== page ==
Computer Graphics Forum (Proceedings of Pacific Graphics 2010), accepted
L. Liu[1], E. Chambers[2], D. Letscher[2], T. Ju[1]
[1] Washington University in St. Louis, USA
[2] St. Louis University, USA


Thinning is a commonly used approach for computing skeleton descriptors. Traditional thinning algorithms often have a simple, iterative structure, yet producing skeletons that are overly sensitive to boundary perturbations. We present a novel thinning algorithm, operating on objects represented as cell complexes, that preserves the simplicity of typical thinning algorithms but generates skeletons that more robustly capture global shape features. Our key insight is formulating a skeleton significance measure, called medial persistence, which identify skeleton geometry at various dimensions (e.g., curves or surfaces) that represent object parts with different anisotropic elongations (e.g., tubes or plates). The measure is generally defined in any dimensions, and can be easily computed using a single thinning pass. Guided by medial persistence, our algorithm produces a family of topology and shape preserving skeletons whose shape and composition can be flexible controlled by desired level of medial persistence.

A gallery of input model and skeletons computed by our method in different dimensions. 1st row shows the input; 2nd & 3rd rows show our medial persistence measure on medial faces and edges respecitively; last two show the mixed skeleton and curve skeleton result with different thresholds.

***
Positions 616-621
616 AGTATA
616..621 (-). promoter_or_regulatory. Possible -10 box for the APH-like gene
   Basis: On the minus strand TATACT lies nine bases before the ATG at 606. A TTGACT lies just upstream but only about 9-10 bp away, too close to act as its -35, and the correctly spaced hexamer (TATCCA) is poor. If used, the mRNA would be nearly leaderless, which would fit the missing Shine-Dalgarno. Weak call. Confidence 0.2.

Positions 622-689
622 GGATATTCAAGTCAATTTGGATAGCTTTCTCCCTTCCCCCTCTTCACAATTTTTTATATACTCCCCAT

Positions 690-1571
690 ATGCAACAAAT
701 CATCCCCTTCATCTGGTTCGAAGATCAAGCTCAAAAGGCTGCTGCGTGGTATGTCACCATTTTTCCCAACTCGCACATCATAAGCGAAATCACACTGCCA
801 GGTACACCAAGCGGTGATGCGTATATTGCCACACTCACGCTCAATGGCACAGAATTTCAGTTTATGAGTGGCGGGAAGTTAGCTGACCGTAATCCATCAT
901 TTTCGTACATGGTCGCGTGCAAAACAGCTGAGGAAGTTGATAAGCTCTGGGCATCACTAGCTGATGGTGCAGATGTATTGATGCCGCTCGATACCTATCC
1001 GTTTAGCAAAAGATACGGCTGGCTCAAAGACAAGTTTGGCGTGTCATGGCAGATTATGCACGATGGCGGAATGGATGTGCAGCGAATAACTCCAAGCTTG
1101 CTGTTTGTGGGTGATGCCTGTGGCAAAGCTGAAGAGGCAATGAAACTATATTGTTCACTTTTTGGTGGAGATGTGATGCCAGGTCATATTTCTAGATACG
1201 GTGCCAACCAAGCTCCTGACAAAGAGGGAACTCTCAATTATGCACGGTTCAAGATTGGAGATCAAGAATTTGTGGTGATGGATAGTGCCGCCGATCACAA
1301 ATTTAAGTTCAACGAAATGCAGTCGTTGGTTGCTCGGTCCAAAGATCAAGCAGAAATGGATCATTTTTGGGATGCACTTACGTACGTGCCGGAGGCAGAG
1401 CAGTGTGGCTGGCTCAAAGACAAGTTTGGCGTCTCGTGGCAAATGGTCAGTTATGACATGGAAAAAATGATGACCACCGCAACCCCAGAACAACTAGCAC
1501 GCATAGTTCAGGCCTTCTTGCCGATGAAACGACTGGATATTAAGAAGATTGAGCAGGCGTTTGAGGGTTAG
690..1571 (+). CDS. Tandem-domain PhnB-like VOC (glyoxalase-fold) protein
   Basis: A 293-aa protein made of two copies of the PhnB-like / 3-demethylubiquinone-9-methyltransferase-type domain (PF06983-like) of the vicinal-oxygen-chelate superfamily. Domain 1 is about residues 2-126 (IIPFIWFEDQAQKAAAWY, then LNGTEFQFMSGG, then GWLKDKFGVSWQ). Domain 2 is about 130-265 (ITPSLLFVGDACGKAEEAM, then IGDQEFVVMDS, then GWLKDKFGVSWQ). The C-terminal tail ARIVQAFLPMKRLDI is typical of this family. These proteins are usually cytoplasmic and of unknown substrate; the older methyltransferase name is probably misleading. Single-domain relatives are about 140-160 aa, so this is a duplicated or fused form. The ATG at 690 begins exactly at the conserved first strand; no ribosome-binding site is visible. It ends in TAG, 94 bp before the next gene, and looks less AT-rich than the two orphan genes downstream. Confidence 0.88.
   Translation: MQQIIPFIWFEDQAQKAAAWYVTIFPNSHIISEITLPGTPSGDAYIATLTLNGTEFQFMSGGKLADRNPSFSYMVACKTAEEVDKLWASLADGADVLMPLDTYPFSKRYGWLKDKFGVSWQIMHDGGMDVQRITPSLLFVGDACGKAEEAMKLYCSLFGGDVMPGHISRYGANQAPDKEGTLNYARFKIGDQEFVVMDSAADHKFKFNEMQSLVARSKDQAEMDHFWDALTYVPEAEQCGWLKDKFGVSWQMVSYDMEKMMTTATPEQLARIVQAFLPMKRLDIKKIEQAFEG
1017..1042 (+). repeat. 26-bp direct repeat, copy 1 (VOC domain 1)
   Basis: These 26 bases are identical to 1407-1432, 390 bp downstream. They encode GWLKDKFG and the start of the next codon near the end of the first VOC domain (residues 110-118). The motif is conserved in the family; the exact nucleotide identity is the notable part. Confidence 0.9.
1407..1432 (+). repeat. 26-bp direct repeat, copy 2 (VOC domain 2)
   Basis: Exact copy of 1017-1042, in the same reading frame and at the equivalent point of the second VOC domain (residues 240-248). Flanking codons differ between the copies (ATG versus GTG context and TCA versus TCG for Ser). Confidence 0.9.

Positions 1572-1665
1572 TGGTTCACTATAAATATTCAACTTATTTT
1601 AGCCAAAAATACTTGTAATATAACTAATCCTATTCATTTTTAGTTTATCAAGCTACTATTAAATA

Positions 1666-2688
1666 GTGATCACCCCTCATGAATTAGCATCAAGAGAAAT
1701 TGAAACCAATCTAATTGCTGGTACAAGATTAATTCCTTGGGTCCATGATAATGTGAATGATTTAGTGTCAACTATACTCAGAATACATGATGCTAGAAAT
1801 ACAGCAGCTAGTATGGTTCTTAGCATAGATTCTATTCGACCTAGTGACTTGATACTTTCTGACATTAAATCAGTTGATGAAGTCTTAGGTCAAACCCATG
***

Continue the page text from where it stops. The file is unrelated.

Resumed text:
Below shows how easy it is to use the program
Compute skeleton directly from mesh(.ply):
Step 1: load in a mesh.

Optional: Drag mouse, with left button pressed to rotate, middle button pressed to scale, and right button pressed to translate.

The mesh is automatically turned into octree represenation and cell complex representation, and saved into files. The process is slow. However, after this process, in the future, the model can be loaded in by reading the cell complex file, which is much faster.

Step 2: : click 2PassThinning to get the measure and the skeletons.

Face (left to right): Mabs, Mrel, and surface patch size
Edge (left to right): Mabs, Mrel, and curve length
Thresholds for Mabs is in the range [0, infinity), and for Mrel is [0,1]. If the thresholds for face is extremely large, for example, 1 for Mrel of face, then all faces will be removed during skeleton computation unless they are critical to maintian topology such as the surface of a hollow sphere.

Step 3: : Save result.

Visualization options

Tetrahedralize a model: the tetrahedralizaiton process is slow, be patient

The best way to learn is trying it out. Enjoy! :)
Lu Liu, 09/17/2010 12:03AM